Security experts from CloudFlare observed a new botnet that emerged in the wild and it could be dangerous as its predecessor Mirai.
Which is the most dreaded botnet in the current threat landscape? The Mirai botnet of course, it was used by threat actors in the wild to power massive DDoS attack, such as the one that hit the Dyn DNS service.
Now, security experts observed a new botnet is emerging in the wild and it could be dangerous as its predecessor Mirai.
The botnet was first spotted on November 23 by researchers at the content delivery network CloudFlare.
The DDoS attacks lasted 8.5 hours, attackers launched the offensive for six days at roughly the same time. The attacks were peaking at 400Gbps and hitting 320Gbps for hours on end.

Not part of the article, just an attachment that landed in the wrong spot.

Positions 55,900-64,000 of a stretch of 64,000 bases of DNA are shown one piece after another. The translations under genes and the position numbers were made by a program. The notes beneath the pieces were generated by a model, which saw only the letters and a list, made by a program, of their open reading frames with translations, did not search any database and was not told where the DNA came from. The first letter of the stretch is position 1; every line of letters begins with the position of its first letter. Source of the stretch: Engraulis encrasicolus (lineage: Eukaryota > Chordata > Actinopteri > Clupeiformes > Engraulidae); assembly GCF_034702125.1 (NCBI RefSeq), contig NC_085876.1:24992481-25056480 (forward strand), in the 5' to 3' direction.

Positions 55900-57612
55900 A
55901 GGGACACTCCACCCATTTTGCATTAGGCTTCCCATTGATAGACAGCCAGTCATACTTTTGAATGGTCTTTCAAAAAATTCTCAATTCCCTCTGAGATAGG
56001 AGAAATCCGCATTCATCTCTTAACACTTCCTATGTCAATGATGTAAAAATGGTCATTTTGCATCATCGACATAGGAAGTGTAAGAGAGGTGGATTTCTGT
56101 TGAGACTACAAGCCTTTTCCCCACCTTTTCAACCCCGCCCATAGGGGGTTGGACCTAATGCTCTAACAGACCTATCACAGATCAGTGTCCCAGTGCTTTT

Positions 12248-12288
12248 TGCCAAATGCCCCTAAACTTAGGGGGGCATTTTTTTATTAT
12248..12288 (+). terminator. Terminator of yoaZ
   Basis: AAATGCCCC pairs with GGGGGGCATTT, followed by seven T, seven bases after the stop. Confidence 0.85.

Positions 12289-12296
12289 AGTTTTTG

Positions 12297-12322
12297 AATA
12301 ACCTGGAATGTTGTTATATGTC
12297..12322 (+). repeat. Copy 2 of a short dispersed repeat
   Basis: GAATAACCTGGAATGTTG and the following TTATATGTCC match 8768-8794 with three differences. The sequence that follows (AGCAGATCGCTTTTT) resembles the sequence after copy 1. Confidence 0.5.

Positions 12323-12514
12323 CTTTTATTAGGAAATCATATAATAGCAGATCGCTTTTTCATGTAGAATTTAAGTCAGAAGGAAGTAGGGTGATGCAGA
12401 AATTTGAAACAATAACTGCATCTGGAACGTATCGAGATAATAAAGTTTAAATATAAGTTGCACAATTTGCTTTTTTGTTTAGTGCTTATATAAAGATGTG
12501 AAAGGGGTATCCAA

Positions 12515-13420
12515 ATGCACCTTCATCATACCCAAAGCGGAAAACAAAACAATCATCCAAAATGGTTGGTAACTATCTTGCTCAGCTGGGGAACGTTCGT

“On November 23, the day before US Thanksgiving, our systems detected and mitigated an attack that peaked at 172Mpps and 400Gbps.” states the report published CloudFlare. “The attack started at 1830 UTC and lasted non-stop for almost exactly 8.5 hours stopping at 0300 UTC. It felt as if an attacker ‘worked’ a day and then went home.”
The new string of cyber attacks are not powerful such as the ones launched through the Mirai malware, but anyway, they reached a significant volume.
Researchers discovered that the attacks are not powered from the Mirai botnet because they are launched from a differed software and are very large Layer3 and Layer4 DDoS attacks.
The researchers observed that the attacks were concentrated in a small number of locations mostly on the US west coast.
CloudFlare did not disclose further details of the DDoS attacks, it is not clear if the botnet is composed of IoT devices such as Mirai.
The new botnet will likely continue to grow and most experts fear it could be combined with other malicious infrastructure powering unprecedented DDoS attacks.